Refine your search for walks in Newington (Kent)-1
The walk climbs a small hill reputed to have been used as an encampment by Julius Caesar and which overlooks former WWI defences with a commemorative beacon erected by Newington History Group. It gives lovely views over ancient settlements and to the Medway estuary. The descent takes you through orchards - fruit-growing has been a major part of the local economy for centuries.
This pleasant walk takes you both sides of Newington's historic watercress beds and past lagoons and open spaces filled with birds.
A lovely walk through Kent orchards, past bird-rich lagoons and onto a hill with views across the Medway estuary. It takes you past historic settlements and the site of WWI inland defences before finishing with a birds-eye view of the fine tower of St Mary's church.
The walk takes you through typical 'Garden of England' orchards, across a centuries-old farm and past historic landmarks and former WWI inland defences.
A pleasant walk through apple orchards, past an ancient denehole and a beacon marking the site of WWI inland defences and over Standard Hill, reputed to be a stopping point for Julius Caesar.
Through several of Kent's fine apple & pear orchards plus one field of Nordic fir Christmas trees ending through open fields of sheep and cattle.
A pleasant walk through the Kent countryside of the North Downs. The route uses a paths and sections of trackways to complete the circuit. The start can be reached by train from London Victoria station.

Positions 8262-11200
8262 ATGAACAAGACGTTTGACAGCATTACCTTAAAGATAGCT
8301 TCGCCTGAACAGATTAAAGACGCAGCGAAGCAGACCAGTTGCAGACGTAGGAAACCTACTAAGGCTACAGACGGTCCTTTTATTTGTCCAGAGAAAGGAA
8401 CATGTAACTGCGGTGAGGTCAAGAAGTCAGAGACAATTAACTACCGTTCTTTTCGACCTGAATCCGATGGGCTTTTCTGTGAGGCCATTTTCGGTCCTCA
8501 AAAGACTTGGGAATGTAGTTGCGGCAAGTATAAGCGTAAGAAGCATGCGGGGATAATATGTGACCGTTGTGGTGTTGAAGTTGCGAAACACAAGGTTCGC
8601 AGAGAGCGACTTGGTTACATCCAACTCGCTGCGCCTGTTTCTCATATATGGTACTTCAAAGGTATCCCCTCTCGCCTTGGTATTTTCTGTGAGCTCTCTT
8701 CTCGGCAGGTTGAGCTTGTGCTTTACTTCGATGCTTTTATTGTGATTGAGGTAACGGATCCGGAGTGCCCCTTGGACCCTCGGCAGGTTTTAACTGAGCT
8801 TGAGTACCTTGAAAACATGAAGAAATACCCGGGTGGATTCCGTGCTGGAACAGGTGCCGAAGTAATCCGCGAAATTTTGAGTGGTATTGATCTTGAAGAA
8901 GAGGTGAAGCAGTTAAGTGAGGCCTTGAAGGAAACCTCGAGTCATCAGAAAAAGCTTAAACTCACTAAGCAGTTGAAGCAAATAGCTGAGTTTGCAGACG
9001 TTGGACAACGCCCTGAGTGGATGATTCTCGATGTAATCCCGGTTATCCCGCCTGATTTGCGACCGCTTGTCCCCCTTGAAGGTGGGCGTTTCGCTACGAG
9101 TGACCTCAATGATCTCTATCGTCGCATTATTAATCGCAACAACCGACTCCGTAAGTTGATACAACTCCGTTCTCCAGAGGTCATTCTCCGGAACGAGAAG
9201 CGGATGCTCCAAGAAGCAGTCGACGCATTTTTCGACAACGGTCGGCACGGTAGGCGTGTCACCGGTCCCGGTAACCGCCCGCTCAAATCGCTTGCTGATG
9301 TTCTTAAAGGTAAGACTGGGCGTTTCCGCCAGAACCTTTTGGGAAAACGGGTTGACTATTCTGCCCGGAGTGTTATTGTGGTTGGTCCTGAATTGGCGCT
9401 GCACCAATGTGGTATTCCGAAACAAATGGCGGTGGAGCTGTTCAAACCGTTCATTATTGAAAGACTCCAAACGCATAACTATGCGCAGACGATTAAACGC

This Kent walk takes you onto the southern shores of the Thames Estuary. The route is easy to follow (apart from the start). The area visited during the walk provided Dickens with the perfect scene for his prison huls in his novel 'Great Expectations'.
This Kent walk explores the marshes, creeks and tideways on the south side of the River Swale. On the far side of the water is the Isle of Sheppey and in season the area is an excellent place for watching birdlife.
A small part of the Saxon Shore Way. A great walk along Faversham Creek to Hollowshore. Great pub, then a shorter walk back through farmland. Enjoy the beautiful desolation of the marshes, just you, the birds, and the breeze. Stop for a rest or bite to eat at the wonderful Shipwrights Arms, then either re-trace your steps or take the shorter walk back through Ham Farm.